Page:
Students in the Faculty of Liberal Arts & Professional Studies (LA&PS) are encouraged to apply for the Dean’s Award for Research Excellence (DARE). DARE is intended to provide opportunities for undergraduate students to engage in research projects supervised by LA&PS faculty members. The purpose of the award is to connect students and faculty via the faculty member’s research project.
Up to 30 awards are available in 2019. Each student who receives a DARE award will conduct their research during the summer and receive $5,000.
“The DARE program is an excellent opportunity for undergraduate students to receive one-on-one mentoring from a faculty member and to participate meaningfully in the process of scholarly inquiry. Whether your plans are to pursue graduate studies or move onto a career outside of the University, the DARE program offers students a chance to gain valuable research, collaboration, writing and communication skills that will support you in your future endeavours,” says LA&PS Interim Dean J.J. McMurtry. “As the gallery of research projects demonstrates, LA&PS faculty members are conducting fascinating research on a wide range of topics and our students will benefit greatly by participating in these projects.”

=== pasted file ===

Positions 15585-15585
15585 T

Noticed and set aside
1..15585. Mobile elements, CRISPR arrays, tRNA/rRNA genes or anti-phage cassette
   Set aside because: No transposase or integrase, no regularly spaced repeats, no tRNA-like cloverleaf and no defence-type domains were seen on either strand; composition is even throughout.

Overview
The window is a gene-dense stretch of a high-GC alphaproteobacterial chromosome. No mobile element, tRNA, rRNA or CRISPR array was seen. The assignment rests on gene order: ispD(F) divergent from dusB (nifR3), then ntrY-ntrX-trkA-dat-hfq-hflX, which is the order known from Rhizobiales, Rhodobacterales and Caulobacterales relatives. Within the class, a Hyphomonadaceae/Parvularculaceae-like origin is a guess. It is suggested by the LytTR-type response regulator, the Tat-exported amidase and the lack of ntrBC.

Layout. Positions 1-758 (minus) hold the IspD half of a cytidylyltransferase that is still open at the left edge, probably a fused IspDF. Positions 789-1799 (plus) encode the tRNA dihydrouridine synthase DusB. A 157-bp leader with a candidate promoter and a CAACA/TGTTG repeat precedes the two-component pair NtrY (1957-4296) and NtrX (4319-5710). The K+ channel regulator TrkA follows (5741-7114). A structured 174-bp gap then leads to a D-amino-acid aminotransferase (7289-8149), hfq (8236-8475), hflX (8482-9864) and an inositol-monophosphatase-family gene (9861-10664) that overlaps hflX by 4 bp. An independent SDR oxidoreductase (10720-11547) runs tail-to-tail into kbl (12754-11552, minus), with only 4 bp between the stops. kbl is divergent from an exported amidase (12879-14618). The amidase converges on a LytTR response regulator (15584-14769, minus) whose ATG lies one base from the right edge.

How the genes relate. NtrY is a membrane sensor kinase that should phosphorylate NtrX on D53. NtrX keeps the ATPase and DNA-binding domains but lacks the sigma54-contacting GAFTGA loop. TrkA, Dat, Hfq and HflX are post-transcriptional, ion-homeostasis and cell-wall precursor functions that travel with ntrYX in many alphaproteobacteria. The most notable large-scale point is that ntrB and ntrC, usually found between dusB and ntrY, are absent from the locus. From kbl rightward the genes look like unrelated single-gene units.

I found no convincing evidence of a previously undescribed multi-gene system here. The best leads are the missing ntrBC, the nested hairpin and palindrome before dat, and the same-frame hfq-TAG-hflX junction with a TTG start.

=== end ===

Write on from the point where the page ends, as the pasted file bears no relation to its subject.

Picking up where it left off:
The program is open to full-time undergraduate students enrolled in programs within LA&PS, including those graduating in June. Applicants should normally have a minimum cumulative GPA of 7.0 and should have completed at least 48 credits by the time they take up the award.
Interested students must submit their resume and cover letter via an Expression of Interest Form to the professor(s) whose projects they would like to work on by Feb. 8. Students may submit for more than one project but must send a separate Expression of Interest to each professor.
Special note: There is a two-stage application process and only students who are selected by a faculty member in the first stage will be permitted to move on in the DARE competition.
The full listing of research projects open for applications can be found here.
Originally published in YFile